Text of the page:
Ariz. sheriff agrees to equip deputies with overdose reversal drug

All deputies would be issued doses of the lifesaving drug to carry in their individual first aid kits


The Arizona Daily Star, Tucson

PIMA COUNTY, Ariz. — In response to the increasing opioid crisis and concerns expressed by community members, the Pima County Sheriff’s Department has changed its policy regarding deputies carrying the overdose reversal drug, Narcan.

The department said Wednesday that after undergoing training to recognize opioid overdoses and properly use Narcan Nasal Spray, all deputies would be issued doses of the lifesaving drug to carry in their individual first aid kits.

NARCAN is used to reverse an opioid overdose, which rising toll is prompting officials to try new approaches (AP Photo/Charles Krupa)
NARCAN is used to reverse an opioid overdose, which rising toll is prompting officials to try new approaches (AP Photo/Charles Krupa)

In July, the Star reported that Pima County Sheriff’s Department was one of the few law enforcement agencies in Southern Arizona that did not issue Narcan to deputies. At the time, 11 of the 15 agencies in the state were using Narcan, but PCSD officials told the Star that because paramedics already carry Narcan, there was little need for deputies to also carry the drug. Department officials also expressed concerns about the drug’s stability during Southern Arizona’s extreme summer heat.

Pima County Sheriff Mark Napier told the Star Wednesday that while his concern still exists about Narcan’s heat stability, the department has developed a way to use the drug that they think may work.

“While it is true that Narcan may degrade if exposed to heat over extended periods we learned that it may still maintain enough potency to possibly offer a lifesaving benefit to someone suffering an overdose,” Napier told the Star. “Medical experts informed us that the worst result is that it would not be effective, but would not cause any harm.”

The department has been continually evaluating its position on deputies carrying Narcan and working closely with medical experts over the past several months, Napier said.

“We revised our position based on medical advice, the increasing nature of the overdose problem and in response to community concerns,” Napier said. “We still believe it is unlikely that our personnel will arrive before EMS due to the vast area we deploy our resources and ideally Narcan would be administered by EMS personnel.”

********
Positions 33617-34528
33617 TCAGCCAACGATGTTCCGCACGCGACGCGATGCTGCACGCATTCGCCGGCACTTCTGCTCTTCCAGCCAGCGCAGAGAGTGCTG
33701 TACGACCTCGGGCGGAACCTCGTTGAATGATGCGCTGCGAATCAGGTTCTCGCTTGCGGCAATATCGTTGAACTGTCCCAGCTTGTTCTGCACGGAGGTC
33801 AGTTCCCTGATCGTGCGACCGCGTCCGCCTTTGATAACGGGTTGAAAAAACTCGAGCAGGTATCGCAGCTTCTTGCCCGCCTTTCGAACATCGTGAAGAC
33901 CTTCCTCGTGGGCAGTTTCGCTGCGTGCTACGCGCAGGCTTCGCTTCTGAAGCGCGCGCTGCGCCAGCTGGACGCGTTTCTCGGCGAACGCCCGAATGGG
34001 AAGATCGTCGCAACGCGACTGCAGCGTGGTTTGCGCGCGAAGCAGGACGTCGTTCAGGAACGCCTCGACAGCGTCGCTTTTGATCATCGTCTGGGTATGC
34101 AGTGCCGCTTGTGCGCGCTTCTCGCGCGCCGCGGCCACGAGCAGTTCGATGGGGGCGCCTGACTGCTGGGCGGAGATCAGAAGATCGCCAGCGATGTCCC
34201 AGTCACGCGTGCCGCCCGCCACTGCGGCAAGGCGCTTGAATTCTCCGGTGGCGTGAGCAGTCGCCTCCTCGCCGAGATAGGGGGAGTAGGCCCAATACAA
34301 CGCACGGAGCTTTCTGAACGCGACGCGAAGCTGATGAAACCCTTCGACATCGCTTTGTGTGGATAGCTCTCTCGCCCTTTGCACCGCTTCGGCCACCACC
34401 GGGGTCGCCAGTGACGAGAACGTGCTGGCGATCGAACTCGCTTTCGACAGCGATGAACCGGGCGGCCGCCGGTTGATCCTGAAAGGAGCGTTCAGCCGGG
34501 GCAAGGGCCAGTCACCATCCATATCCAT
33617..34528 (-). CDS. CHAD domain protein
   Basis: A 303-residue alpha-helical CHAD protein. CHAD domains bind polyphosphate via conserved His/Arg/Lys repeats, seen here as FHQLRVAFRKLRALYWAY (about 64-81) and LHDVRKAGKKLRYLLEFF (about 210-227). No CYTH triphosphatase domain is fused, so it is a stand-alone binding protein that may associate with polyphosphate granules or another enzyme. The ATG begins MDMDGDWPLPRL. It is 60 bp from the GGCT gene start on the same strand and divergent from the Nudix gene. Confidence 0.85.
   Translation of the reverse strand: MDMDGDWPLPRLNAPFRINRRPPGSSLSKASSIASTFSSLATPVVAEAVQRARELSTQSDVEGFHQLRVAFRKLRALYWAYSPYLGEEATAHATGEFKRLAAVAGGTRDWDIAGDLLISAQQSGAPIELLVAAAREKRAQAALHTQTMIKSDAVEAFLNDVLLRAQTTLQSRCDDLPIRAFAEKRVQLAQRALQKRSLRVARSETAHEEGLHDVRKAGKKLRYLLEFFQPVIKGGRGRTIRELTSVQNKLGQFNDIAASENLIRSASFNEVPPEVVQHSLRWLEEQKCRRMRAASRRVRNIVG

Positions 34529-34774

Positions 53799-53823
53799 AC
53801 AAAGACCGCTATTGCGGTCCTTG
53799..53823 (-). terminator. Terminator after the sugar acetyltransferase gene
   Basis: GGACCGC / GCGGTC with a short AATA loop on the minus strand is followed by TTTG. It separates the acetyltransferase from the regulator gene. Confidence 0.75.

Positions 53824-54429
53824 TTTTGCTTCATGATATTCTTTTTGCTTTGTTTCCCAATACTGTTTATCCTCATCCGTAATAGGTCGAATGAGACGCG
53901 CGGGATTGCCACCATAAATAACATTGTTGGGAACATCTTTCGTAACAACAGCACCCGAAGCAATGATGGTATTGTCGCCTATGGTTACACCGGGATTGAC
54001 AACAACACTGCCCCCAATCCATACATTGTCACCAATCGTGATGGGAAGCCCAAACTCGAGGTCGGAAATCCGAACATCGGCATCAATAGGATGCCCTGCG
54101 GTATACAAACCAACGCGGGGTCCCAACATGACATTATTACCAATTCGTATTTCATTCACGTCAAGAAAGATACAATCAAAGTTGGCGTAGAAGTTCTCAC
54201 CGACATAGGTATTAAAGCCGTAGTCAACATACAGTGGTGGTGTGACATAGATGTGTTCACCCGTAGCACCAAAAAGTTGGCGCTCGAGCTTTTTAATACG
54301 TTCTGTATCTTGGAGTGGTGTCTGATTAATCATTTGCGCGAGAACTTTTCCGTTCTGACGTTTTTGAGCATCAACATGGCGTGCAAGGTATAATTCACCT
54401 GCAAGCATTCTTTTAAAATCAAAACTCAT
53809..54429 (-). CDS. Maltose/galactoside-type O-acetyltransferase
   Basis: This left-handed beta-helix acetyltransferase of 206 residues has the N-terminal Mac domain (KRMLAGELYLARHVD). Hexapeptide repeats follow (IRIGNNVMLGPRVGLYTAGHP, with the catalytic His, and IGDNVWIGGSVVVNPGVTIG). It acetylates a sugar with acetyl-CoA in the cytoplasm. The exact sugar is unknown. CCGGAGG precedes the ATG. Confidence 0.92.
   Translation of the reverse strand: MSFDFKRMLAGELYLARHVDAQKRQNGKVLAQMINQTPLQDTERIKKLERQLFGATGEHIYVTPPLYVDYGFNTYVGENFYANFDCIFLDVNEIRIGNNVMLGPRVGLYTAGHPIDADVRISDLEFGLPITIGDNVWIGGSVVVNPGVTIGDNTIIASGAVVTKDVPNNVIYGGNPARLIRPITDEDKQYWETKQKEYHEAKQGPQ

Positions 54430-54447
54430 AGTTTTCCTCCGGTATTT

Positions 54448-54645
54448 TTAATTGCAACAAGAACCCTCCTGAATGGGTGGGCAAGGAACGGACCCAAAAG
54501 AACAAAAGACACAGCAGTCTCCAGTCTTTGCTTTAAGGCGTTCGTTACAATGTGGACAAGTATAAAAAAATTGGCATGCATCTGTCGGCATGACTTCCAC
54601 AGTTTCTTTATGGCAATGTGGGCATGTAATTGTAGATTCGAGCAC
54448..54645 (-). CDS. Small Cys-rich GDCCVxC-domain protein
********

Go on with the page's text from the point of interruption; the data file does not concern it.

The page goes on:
Narcan will be provided at no cost to the Sheriff’s Department by the Arizona Department of Health Services.

In early November, Tucson Police Chief Chris Magnus held a press conference to announce several recent “saves” by officers who were carrying Narcan, seemingly calling out PCSD for not carrying the drug.

“But we’ve got a problem. Not every law enforcement agency in our state or for that matter, in our region, issues this life-saving drug to their officers or deputies, even though it’s safe, easy to use, and relatively inexpensive,” Magnus said during the press conference.

Napier said at the time that “routine deployment” of Narcan was simply not feasible, but the department’s position shouldn’t be construed as a lack of compassion for victims or support for the life-saving drug.

A month later, during the December 4 Pima County Board of Supervisors meeting, several community members spoke during the call to the audience, urging the Sheriff’s Department to revise its policy on deputies carrying Narcan.

Napier told the Star Wednesday that given the circumstances, he believes the change in policy is both “reasonable and appropriate.”

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Contact reporter Caitlin Schmidt at cschmidt@tucson.com or 573-4191. Twitter: @caitlincschmidt

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©2019 The Arizona Daily Star (Tucson, Ariz.)

McClatchy-Tribune News Service

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